Secondly, we propose to take advantage of a similar study on the gender dynamics of labour markets on-going in neighbouring Bangladesh to design the West Bengal study as part of a larger comparative project. The two Bengals are not only geographically contiguous, they were once part of the same political entity, they have a shared ethno-linguistic identity and similar cultural norms, including norms regarding women's labour force participation. And while their policy regimes have diverged considerably since their partition in 1947, both have experienced strong growth rates in recent year and declining rates of poverty. Yet while female labour force participation rates in West Bengal have been low and declining, those in Bangladesh have risen steadily since the 1970s to levels now higher than those in West Bengal. While the West Bengal study will constitute a stand-along research project into the barriers to women's labour force participation, we believe that the opportunity to carry out a comparison with Bangladesh will allow us to better understand the interaction between cultural norms and economic motivations in shaping women's labour market behaviour in contexts with similar norms of gender propriety but diverging policy regimes.

Planned Impact

Who will benefit? The aim of the research is to understand the barriers to women's participation in the labour market, particularly those facing women from poorer and socially marginalized groups. These women are our primary beneficiaries. Our secondary beneficiaries are the various stakeholders who are interested in the fairer and more effective functioning of labour markets. They include government officials at local and national levels, development NGOs, women's groups, labour organizations as well as sections of the corporate sector and the wider public. At the international level, they include organizations that work specifically on gender and labour market issues, such as ILO and WIEGO, along with various other organizations , such as the World Bank, UN Women, bilateral donors and private foundations who have put women's economic empowerment high on their agenda.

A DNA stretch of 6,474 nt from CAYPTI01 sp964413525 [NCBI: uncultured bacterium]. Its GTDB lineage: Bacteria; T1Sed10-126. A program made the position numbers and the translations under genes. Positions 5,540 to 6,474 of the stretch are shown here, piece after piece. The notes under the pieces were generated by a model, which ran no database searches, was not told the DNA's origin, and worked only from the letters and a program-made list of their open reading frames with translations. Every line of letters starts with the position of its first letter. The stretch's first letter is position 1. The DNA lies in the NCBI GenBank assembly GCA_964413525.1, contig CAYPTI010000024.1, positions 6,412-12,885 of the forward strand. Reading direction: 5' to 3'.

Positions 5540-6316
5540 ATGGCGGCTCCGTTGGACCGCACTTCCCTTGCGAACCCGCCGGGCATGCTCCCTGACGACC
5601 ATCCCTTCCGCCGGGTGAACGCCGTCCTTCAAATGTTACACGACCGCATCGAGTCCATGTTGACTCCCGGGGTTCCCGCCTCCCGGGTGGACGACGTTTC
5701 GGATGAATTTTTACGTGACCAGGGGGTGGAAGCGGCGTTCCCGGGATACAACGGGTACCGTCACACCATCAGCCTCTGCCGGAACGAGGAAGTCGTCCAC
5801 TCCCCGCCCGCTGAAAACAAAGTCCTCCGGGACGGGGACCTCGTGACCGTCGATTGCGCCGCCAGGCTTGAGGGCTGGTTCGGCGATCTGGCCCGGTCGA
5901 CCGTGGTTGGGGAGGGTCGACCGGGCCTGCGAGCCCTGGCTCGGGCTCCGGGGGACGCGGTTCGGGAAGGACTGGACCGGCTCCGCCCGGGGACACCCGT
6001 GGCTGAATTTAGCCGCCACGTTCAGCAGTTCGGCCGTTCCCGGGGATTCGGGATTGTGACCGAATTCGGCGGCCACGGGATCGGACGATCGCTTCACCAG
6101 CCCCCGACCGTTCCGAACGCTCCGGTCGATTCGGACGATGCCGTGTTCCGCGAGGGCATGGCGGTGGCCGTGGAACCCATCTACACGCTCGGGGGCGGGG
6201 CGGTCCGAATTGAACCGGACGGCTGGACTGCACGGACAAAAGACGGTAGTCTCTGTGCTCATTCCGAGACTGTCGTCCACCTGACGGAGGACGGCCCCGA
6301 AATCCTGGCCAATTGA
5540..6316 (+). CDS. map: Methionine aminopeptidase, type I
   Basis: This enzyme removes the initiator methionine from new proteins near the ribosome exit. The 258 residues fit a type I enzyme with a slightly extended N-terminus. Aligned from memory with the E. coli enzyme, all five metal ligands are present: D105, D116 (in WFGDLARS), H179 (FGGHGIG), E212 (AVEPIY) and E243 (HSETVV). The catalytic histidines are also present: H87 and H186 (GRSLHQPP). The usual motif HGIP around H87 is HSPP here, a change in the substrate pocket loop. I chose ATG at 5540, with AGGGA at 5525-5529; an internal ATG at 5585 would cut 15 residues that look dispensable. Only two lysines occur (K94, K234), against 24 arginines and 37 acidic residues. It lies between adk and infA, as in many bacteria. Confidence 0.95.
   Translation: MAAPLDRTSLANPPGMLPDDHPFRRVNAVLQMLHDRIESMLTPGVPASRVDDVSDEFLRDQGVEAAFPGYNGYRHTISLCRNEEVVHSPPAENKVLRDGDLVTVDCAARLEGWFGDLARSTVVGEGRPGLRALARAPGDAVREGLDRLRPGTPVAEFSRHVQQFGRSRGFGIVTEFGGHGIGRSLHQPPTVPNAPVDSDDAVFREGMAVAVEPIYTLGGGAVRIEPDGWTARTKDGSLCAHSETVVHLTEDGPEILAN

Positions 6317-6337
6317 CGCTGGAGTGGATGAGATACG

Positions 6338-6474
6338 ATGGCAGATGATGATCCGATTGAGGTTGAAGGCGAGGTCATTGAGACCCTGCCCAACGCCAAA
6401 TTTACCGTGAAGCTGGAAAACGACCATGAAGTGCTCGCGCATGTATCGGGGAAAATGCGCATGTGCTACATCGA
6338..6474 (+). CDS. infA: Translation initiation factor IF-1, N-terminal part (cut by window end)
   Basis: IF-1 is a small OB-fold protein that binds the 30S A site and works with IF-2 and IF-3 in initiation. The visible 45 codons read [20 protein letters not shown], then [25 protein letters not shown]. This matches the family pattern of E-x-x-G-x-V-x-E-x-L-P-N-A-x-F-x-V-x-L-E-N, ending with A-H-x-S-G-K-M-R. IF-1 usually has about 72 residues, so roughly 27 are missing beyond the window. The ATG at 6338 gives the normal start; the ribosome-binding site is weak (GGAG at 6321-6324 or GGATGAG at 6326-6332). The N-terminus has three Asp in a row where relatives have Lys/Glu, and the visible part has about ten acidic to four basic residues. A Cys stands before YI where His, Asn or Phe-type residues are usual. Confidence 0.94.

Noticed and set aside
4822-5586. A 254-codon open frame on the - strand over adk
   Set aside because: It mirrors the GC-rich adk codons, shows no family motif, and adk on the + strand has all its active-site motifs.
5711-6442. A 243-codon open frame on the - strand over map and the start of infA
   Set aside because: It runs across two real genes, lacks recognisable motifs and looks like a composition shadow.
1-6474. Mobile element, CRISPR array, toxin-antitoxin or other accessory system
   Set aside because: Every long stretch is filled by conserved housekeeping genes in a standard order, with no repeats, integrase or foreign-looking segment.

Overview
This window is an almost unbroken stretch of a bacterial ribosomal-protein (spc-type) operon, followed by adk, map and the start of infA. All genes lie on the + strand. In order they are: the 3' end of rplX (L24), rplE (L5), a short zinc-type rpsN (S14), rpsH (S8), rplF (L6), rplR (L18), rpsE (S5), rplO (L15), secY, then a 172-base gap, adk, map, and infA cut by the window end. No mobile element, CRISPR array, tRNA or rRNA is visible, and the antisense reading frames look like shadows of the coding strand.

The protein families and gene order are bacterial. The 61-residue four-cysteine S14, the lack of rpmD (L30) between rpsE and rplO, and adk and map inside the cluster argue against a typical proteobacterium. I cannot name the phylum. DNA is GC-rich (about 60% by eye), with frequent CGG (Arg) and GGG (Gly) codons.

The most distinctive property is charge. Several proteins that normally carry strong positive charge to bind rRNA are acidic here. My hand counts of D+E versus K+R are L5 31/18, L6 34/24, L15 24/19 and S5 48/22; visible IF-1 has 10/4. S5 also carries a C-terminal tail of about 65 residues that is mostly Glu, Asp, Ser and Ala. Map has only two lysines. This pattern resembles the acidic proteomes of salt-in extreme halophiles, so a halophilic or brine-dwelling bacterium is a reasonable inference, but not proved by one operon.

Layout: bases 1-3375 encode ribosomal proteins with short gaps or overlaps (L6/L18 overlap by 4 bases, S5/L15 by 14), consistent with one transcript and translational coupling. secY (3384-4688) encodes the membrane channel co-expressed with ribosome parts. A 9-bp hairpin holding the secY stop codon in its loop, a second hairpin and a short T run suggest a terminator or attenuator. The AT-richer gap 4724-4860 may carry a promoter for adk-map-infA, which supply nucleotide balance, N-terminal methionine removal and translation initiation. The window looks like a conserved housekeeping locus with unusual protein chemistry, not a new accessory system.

How will they benefit? We believe that the improved understanding of how labour markets work from the perspective of poorer people, particularly women from socially marginalized groups, together with the practical implications which flow from this understanding, will contribute a) to the better design of current and future policy efforts to address the relevant constraints b) to more informed advocacy on the part of organizations seeking to promote gender equality in labour market opportunities and c) to greater awareness on the part of the public of the realities of poorer women's working lives and the contributions they make. While these impacts are likely to be strongest at the national level, the growing interest in women's economic empowerment on the part of international agencies suggests that they are also likely to benefit from lessons from the South Asia context.